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Category Archives: FILM

How Daredevil Succeeds Where Batman vs Superman Failed

BvS has the surreal quality of systemic, top-down incompetence; virtually every scene, every plot beat, every line of dialogue–there’s something logically “off” about all of it. But in addition to what amounts to an ocean of individual isolated idiocies, there is a much bigger problem with the movie. The big problem was in its structural plot dynamics; somehow, the filmmakers*  here […]

Noé Love: Can Cinematic Storytelling and Pornography Coexist?

“The fantasy ideal of a perfect work of pornography would be precisely to preserve this impossible harmony, the balance between narration and explicit depiction of the sexual act.” -Slavoj Žižek, Looking Awry Over the past two years a series of films have attempted to blur the line between cinema and pornography. We’ve seen films like […]

2015 Academy Awards Editors’ Picks

The 87th’s Academy Awards is this Sunday, and we’re happy to bring you our 100% syvologistic Oscars predictions. As we reach the tail-end of awards season, it becomes easy to play the “jaded pop-culture afficianado” card and claim that the Oscars don’t matter. (This is true, but only insofar as Nothing Matters.) But as this […]

The Top 20 Films of 2014

Some preliminary notes: First, this is a semi-loose ranking. I’m not really trying to nitpick about whether one particular movie was actually better than the one ranked just below it. This is more of a mid-macro level thing. Exact positions are as always debatable but broadly this is the deal. Second, of course, I didn’t […]

Watching A Most Violent Year and Selma with Hannah Arendt

In her celebrated long essay “On Violence,” Hannah Arendt reimagined the role of violence in political society. Like Freud did with his negative relationship between neurosis and perversion, Arendt inverted a commonplace similarity to assert that contrary to how things may seem, violence and power are not the same. In fact, “power and violence are […]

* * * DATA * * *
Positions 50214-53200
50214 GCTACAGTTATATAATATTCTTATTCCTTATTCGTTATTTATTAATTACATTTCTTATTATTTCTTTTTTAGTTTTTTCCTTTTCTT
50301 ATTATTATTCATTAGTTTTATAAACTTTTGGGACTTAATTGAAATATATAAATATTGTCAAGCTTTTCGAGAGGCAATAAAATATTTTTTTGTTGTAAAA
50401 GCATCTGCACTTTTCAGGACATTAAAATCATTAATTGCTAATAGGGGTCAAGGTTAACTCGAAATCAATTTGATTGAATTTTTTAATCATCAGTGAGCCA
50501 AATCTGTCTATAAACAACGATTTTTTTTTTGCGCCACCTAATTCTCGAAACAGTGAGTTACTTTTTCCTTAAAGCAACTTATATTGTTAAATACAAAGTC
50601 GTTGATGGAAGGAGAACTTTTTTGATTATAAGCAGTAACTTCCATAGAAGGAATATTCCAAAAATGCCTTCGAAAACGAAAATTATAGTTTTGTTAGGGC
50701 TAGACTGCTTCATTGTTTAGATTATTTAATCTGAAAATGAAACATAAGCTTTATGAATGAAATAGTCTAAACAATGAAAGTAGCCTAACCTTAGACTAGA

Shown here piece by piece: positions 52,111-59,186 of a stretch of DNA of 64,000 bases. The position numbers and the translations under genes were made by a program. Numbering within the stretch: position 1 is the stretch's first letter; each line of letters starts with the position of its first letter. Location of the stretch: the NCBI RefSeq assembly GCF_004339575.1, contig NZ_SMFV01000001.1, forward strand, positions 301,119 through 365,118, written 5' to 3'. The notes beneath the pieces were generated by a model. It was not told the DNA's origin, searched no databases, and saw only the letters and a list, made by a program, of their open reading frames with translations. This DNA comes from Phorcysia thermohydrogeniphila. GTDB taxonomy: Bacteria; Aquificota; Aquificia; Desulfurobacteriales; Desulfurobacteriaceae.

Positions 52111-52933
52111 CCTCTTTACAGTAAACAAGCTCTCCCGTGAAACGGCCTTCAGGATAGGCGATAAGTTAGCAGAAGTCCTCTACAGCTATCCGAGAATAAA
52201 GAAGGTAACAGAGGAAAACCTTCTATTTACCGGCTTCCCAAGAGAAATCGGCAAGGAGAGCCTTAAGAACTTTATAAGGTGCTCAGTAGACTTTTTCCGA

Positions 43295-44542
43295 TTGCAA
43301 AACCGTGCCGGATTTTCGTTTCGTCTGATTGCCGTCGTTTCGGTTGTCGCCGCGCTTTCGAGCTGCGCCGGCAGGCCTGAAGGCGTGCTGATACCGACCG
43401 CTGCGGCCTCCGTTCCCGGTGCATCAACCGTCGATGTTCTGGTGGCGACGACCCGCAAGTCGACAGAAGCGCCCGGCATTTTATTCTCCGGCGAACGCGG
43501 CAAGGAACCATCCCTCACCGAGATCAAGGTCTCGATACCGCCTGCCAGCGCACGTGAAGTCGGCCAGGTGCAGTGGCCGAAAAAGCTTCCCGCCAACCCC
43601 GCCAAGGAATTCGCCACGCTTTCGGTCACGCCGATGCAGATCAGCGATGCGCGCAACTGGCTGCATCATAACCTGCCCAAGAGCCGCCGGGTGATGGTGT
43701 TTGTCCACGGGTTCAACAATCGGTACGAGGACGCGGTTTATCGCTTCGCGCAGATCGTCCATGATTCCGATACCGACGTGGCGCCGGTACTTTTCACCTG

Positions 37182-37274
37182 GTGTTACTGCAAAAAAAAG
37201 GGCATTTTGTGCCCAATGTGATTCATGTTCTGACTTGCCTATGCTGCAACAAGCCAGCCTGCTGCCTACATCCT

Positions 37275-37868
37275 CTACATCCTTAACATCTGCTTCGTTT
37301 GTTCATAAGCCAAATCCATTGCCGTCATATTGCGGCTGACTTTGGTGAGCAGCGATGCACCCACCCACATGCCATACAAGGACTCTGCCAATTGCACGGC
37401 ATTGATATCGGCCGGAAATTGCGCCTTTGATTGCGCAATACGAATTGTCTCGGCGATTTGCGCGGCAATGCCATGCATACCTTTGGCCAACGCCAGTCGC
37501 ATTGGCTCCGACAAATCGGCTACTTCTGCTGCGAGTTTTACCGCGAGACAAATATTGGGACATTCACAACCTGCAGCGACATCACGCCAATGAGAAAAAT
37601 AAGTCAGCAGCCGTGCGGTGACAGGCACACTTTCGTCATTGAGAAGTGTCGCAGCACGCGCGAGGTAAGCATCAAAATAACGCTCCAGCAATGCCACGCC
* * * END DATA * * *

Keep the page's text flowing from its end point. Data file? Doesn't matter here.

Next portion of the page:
On Black Mirror, Stephen Hawking and the Future Freaking Us Out

The sci-fi lite anthology series Black Mirror has come to be characterized primarily by its paranoiac treatment of the ever-impending near future, particularly focusing on the accelerating technologicalization of our everyday existence. Whether it be the insular hamster wheel of the office cubicle and the severely diminishing returns of “reality” based entertainment, or our tenacious […]

Terror and Taboo: Analyzing The Babadook

As the buzz surrounding Jennifer Kent’s debut feature The Babadook continues, horror fans would be forgiven for their skepticism. The praise is reaching critical mass. Director William Friedkin (The Exorcist) has “never seen a more terrifying film.” Stephen King has called it “deeply disturbing and highly recommended.” It has a near-perfect rating on Rotten Tomatoes, […]

God is In the TV: Achieving Social Reality in Dan Gilroy’s Nightcrawler

At its surface, Dan Gilroy’s debut feature Nightcrawler provides terribly pedestrian commentary on the moral vicissitudes of so-called modern media sensationalism. When freelance video-journalist Louis Bloom (Jake Gyllenhaal) first meets jaded TV executrix Nina Romnia (Rene Russo), the latter describes her professional-aesthetic ideal to be “a screaming woman running down the street with her throat […]

FILM REVIEW: Christopher Nolan’s Interstellar

Much like Christopher Nolan’s celebrated take on the Caped Crusader, Interstellar is a film steeped in ideology. His experience with the now-definitive filmic representations of Batman honed his ability to tap into a national, if not global, socio-political consciousness, around which he and his go-to screenwriters delight in crafting various above-average plot structures. Tweet

The Feminism of Demonic Possession Horror

At the Devil’s Door is the new movie from IFC Midnight, by writer/director Nicolas McCarthy. On its face, Devil’s Door delivers a skillfully atmospheric story of demonic possession, at once familiar and fresh in its narrative. The film benefits from McCarthy’s labored minimalism, trading graphic visuals for a sense of smooth, unyielding uneasiness. Tweet